Hampton's Depreciation Lands Museum seeking upgrade
June 21, 2012 9:30 AM
Sarah Carroll of Hampton, left, and Karen Parsons of Richland staff the Mercantile Center and demonstrate what parts of daily life would have consisted of in the18th century.
A kitchen garden on the grounds of the Depreciation Lands Museum in Hampton. Established as a township park in 1973, the museum educates visitors about the day-to-day activities of European settlers in the Depreciation Lands.
By Jill Cueni-Cohen
The 18th century is a place anyone can visit at Hampton's Depreciation Lands Museum.
Every Sunday through October, volunteers wearing period costumes re-enact life as early Pennsylvania settlers as they invite the public to take a trip back in time.
However, when it comes to serving food during programs and group events, the museum has been living in the past -- and not in a good way.
Depreciation Lands Museum Association president Dan Connolly said the museum is in the process of renovating a section of its old church, formerly known as the Annex, to provide a commercial-grade kitchen and spacious meeting room.
"We get a contribution every year from the township for the programs we conduct, and the township does maintenance on the building, but there has been little capital outlay," he said, noting that most of the programs have a food service involved. The Annex's out-dated residential kitchen was inadequate.
"We started a 'Tavern Night,' which was successful, but when you have a venue like that, you have to have food service," Mr. Connolly said. "The Annex building was in dire need of repairs and renovation to even qualify to serve food."
He spoke with the Hampton Township Community Organization and it contributed $5,000. The museum group had some money set aside, so it was decided to renovate the building.
Now known as "The Tavern," the space will feature a commercial-grade kitchen and stone fireplace.
"We want it to have an 18th-century look, which will make it more marketable for us to rent to groups and special events," Mr. Connolly said. "We also plan to expand programs where food service in an 18th century setting is required."
Currently under way, the renovation will cost approximately $50,000, Mr. Connolly said, and donations are needed.
Longtime museum board member Ed Tutino is doing the bulk of the construction work, along with Kent Maier, a retired Allegheny County police officer. Other museum members are contributing their services to the renovation, but some projects to be contracted out. The museum is also seeking donations of commercial kitchen equipment.
"So far, the stainless steel hood over the stoves, with power fans and a built-in fire suppression system was donated," said Mr. Connolly, adding that his group has given the Hampton Community Association a list of possible equipment the museum will need.
To raise funds, local historical artist John Buxton has donated a painting of young George Washington as he surveyed Pittsburgh's Point as a potential item to be raffled. Tickets are $5 or five for $20.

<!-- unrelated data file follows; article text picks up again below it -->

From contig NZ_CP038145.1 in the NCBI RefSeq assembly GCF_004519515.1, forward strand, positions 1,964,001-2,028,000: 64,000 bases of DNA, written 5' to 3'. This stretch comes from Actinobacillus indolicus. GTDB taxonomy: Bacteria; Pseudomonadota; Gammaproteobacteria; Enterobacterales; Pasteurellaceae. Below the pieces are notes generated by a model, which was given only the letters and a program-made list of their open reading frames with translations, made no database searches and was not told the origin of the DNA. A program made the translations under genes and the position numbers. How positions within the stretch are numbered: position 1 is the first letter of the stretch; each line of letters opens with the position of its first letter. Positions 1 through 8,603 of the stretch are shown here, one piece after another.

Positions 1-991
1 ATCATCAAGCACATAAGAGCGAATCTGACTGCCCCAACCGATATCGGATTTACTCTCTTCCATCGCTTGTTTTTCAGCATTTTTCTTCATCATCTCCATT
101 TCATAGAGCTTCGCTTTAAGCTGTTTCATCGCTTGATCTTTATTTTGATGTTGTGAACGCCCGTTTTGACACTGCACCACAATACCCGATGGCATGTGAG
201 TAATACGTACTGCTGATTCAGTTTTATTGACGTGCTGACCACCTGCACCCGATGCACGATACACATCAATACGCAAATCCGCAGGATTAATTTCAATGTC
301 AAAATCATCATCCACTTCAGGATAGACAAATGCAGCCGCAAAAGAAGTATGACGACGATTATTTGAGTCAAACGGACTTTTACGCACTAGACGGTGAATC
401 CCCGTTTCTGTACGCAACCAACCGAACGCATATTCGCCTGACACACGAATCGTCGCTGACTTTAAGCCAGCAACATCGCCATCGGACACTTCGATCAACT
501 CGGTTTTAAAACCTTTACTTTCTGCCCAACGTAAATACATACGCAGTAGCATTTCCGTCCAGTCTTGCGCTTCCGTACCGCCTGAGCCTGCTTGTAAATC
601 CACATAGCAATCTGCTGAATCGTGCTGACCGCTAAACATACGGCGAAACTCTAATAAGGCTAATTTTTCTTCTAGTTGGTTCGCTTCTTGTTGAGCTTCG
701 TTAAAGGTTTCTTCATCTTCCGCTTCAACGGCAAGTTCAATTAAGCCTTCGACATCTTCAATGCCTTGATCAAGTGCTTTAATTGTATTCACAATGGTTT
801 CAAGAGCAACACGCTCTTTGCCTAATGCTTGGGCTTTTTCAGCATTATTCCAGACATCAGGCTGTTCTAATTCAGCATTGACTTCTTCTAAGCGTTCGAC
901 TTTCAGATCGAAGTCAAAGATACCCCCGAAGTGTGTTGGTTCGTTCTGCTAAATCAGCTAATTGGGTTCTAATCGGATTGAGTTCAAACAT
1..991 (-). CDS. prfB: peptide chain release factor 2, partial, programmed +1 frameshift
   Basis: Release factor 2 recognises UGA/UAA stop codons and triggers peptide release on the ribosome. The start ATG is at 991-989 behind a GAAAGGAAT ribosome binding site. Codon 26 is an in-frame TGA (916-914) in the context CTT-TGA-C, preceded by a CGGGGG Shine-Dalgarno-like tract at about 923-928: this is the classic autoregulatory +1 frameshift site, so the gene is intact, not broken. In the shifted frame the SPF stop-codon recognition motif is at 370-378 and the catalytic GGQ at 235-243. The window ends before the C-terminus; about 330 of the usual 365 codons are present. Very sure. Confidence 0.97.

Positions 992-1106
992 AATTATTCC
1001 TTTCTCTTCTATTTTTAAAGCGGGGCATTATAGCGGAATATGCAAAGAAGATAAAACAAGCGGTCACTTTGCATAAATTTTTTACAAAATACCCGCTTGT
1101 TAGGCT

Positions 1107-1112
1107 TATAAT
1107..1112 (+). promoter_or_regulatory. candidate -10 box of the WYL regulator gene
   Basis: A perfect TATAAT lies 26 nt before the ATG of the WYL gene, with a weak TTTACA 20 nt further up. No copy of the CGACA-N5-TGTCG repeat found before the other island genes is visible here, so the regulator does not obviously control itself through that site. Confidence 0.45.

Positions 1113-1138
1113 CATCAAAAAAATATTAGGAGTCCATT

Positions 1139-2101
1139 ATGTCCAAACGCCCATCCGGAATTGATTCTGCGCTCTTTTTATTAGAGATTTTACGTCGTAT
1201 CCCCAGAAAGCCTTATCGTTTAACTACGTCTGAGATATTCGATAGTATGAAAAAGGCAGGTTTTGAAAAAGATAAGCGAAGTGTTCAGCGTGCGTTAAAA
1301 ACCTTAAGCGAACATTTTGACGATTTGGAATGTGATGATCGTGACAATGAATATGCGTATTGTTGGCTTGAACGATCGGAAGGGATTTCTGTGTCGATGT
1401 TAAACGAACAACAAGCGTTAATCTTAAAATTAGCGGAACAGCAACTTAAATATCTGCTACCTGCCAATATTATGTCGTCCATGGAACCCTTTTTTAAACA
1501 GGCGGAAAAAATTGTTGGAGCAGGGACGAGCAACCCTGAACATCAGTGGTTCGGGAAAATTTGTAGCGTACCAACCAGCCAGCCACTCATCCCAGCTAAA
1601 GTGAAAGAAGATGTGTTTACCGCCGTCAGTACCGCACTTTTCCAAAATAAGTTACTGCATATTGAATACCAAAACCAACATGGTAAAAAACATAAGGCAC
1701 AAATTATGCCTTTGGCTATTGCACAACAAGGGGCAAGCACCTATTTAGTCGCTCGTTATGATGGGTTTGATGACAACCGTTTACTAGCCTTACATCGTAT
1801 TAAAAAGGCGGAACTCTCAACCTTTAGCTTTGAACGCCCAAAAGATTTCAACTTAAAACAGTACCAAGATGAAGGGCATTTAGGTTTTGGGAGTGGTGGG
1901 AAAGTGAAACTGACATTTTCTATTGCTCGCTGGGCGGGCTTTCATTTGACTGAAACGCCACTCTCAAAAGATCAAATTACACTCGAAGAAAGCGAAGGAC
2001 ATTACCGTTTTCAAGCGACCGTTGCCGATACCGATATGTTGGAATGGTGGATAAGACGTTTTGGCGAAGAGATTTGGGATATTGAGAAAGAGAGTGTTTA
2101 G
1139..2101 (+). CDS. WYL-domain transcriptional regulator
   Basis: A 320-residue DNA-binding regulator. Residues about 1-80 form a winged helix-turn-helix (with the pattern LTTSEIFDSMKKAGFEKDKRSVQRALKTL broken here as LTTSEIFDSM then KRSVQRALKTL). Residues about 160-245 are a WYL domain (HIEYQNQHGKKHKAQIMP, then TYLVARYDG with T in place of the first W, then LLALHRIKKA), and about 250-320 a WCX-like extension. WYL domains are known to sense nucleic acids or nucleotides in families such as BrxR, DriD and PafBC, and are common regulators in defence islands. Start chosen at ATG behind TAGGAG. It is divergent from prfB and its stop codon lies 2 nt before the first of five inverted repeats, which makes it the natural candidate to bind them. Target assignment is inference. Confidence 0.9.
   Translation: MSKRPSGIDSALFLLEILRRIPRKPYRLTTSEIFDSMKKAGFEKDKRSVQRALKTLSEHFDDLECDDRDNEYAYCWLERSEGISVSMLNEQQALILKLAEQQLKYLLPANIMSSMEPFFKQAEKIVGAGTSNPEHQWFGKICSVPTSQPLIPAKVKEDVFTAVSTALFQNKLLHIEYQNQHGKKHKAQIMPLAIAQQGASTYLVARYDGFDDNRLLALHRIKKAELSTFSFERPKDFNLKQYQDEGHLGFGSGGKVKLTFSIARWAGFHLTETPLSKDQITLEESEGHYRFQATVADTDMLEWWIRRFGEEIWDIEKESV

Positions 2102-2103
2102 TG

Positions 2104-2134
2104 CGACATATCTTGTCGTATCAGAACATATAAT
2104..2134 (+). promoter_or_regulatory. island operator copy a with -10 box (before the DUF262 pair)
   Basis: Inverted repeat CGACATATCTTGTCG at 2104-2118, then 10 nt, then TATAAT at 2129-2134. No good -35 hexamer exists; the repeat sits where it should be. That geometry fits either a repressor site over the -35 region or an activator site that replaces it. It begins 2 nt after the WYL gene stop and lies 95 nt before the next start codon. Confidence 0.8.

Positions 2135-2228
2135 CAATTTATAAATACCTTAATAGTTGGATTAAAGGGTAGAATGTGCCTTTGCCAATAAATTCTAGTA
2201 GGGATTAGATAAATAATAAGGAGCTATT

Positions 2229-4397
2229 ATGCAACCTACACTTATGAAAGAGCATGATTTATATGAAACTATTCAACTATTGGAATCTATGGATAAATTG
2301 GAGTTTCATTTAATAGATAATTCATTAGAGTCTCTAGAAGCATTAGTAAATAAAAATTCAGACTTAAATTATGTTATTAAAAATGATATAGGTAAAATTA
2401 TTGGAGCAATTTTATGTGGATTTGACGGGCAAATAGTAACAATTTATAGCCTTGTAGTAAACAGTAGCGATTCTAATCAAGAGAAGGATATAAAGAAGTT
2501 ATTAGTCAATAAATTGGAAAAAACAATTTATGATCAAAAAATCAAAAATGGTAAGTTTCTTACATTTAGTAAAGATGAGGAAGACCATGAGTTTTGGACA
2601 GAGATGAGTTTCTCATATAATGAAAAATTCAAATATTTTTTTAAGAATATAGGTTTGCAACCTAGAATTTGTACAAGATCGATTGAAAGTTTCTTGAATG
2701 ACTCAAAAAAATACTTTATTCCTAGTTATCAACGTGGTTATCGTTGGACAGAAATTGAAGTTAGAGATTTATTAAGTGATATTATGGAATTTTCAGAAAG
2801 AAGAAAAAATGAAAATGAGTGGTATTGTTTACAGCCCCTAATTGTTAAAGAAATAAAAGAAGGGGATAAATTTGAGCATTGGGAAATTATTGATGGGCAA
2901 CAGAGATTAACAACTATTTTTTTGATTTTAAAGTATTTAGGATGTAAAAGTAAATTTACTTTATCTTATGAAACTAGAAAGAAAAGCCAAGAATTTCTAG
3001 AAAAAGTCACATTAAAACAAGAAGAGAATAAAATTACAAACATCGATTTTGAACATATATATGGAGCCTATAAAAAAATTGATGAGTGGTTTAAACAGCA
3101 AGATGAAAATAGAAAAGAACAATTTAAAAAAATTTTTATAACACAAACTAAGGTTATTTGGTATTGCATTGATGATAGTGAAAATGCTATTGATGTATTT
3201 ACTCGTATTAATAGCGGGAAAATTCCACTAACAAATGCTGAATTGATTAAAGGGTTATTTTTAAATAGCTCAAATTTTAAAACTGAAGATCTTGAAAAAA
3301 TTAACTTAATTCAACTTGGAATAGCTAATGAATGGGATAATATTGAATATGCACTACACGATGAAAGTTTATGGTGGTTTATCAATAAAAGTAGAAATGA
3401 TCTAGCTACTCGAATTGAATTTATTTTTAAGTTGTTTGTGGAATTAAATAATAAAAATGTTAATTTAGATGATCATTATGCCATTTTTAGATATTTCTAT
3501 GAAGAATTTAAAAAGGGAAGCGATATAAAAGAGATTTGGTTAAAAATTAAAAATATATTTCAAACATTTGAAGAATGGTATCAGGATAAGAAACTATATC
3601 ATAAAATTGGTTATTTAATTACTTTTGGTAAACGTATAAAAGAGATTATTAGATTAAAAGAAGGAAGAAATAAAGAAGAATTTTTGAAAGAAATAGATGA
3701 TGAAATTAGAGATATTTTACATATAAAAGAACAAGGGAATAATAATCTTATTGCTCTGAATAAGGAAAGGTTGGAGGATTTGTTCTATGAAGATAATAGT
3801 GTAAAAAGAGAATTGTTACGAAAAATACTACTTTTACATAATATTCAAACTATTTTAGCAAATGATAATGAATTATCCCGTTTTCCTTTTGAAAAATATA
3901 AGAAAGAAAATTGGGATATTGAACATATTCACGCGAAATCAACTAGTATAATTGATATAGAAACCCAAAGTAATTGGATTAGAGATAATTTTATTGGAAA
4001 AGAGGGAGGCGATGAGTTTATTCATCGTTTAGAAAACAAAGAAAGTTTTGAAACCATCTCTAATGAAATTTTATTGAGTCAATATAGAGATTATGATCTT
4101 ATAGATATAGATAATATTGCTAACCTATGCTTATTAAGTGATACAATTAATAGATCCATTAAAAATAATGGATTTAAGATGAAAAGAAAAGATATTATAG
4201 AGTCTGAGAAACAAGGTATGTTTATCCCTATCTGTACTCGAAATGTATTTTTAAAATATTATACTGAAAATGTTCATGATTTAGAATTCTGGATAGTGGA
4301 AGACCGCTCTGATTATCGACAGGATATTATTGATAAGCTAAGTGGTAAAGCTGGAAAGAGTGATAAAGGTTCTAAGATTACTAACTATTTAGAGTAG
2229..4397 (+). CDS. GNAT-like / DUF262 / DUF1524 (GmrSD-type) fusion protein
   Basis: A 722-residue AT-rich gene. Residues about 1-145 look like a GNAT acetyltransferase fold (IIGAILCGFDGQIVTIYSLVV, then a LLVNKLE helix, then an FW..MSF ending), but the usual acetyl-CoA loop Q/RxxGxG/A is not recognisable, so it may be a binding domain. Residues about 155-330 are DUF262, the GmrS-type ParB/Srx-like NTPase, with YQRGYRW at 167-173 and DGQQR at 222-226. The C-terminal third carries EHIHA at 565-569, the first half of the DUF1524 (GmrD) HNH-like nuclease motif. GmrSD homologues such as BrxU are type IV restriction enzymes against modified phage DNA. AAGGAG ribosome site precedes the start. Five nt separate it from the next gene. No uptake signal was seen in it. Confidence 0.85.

The painting is on view at the museum, along with a new mercantile store. Program director Robbie Seibert, 61, of West Deer has been soliciting items from local craftsmen to sell in the museum's store on consignment.
"This has led to an expansion of our mercantile," she said, noting that the store has been moved from its former corner of the barn to a spacious area of its own in the rear of the museum complex. The corner it used to occupy now features a men's workshop for traditional crafts.
Board secretary Sarah Carroll, 37, of Hampton works on 18th-century-inspired sewing projects while she tends the mercantile during the museum's regular hours, from 1 to 4 p.m. Sundays. "You come here, and you slow down," Ms. Carroll said. "The pace here is different."
Beth Polen, 34, of West View and her daughter, Emma, 9, are among approximately 40 volunteers who dress in period attire. They also assist in the museum's programs, including week-long summer camps for elementary and middle school students.
Volunteer Karen Parsons noted that dozens of the museum's 150 members put in at least 20 hours of work there each week, but it's a labor of love.
"It's a very worthwhile endeavor to share history and make it come alive for people by creating the illusion that you've taken a step back in time," Mrs. Parsons said.
"Our goal is to get the tavern wrapped up and completed by early spring next year," Mr. Connolly said.
The museum's camp program for children ages 8-11 begin Monday and ages 11-14 will start camp on Aug. 6. To register: 412-486-0563 or www.depreciationlandsmuseum.org. Other events include an old-fashioned ice cream social Sunday and a Talley Cavey Tavern Night on Sept. 13.
Since it was established as a township park in 1973, the museum has been educating visitors about the day-to-day activities of European settlers in the Depreciation Lands -- 720,000 acres in Western Pennsylvania set aside in 1783 to compensate local Revolutionary War soldiers for their services. The name is derived from the fact that the dollar significantly depreciated during the war.